The Cancer Epigenetics Laboratory studies cellular mechanisms important for cancer development, with a particular focus on processes affecting how cells use their DNA.
Although every cell in the body contains the same DNA, different cell types utilize distinct groups of genes to perform their specific function. Processes responsible for defining cellular identity, known as epigenetic mechanisms, modulate the DNA’s tri-dimensional structure to switch certain genes on and others off, and establish cell type-specific cellular programs.
Every normal cell knows which sets of genes need to be activated to ensure proper cell function, and is able to transfer this knowledge to its daughter cells. However, in cancer cells lose their memory and begin to use genes inappropriately, leading to altered cell behaviour, uncontrolled proliferation and invasion of normal tissues.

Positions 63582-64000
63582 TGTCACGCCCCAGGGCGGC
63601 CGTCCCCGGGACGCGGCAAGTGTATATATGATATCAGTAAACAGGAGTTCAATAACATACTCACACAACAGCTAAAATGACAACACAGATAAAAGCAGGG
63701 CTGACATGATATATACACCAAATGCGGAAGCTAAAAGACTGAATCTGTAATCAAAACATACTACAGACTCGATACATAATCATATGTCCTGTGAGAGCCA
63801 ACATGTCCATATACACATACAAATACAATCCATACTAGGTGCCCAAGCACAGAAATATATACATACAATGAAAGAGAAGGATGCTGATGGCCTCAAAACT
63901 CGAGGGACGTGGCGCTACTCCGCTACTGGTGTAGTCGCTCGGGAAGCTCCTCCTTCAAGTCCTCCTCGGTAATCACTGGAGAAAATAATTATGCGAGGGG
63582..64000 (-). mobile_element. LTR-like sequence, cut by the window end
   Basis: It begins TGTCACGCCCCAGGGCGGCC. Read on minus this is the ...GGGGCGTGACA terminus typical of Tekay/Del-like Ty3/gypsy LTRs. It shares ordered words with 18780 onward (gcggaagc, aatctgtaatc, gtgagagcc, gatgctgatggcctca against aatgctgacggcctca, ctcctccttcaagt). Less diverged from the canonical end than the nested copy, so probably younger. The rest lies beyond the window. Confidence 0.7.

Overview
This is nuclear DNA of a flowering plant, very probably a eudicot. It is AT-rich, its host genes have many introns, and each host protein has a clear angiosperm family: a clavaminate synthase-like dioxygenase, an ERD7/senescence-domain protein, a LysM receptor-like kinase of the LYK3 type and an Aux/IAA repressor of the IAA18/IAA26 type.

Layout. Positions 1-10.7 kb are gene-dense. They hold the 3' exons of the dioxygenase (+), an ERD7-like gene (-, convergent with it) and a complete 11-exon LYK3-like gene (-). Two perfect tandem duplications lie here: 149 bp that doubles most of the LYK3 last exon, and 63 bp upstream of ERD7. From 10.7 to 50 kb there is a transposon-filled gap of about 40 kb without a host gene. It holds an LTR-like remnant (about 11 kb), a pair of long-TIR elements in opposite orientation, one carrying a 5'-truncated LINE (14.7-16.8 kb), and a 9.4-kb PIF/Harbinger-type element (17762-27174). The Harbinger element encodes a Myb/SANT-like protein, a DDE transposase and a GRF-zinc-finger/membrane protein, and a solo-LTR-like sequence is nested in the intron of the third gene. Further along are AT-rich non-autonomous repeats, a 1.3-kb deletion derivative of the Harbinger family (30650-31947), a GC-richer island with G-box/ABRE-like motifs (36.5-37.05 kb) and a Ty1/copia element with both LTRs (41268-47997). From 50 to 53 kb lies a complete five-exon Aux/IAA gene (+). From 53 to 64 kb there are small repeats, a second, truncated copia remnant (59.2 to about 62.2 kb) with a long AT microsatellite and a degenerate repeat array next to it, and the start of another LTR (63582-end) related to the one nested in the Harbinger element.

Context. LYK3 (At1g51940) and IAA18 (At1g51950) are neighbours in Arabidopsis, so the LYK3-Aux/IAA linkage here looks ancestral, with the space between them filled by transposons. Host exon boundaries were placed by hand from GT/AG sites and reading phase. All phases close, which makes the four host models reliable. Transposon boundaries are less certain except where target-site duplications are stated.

We are interested in understanding how epigenetic mechanisms cooperate with genetic alterations and cell-to-cell communication to promote cancer development. How do cells acquire a new identity in the early stages of the disease? How do they diversify from one another while the tumour grows, leading to a heterogeneous collection of cells with different properties? How can we interfere with these processes to treat cancer more effectively? We address these questions using a wide range of approaches that combine cellular and molecular techniques, mouse genetics, and the analysis of clinical samples.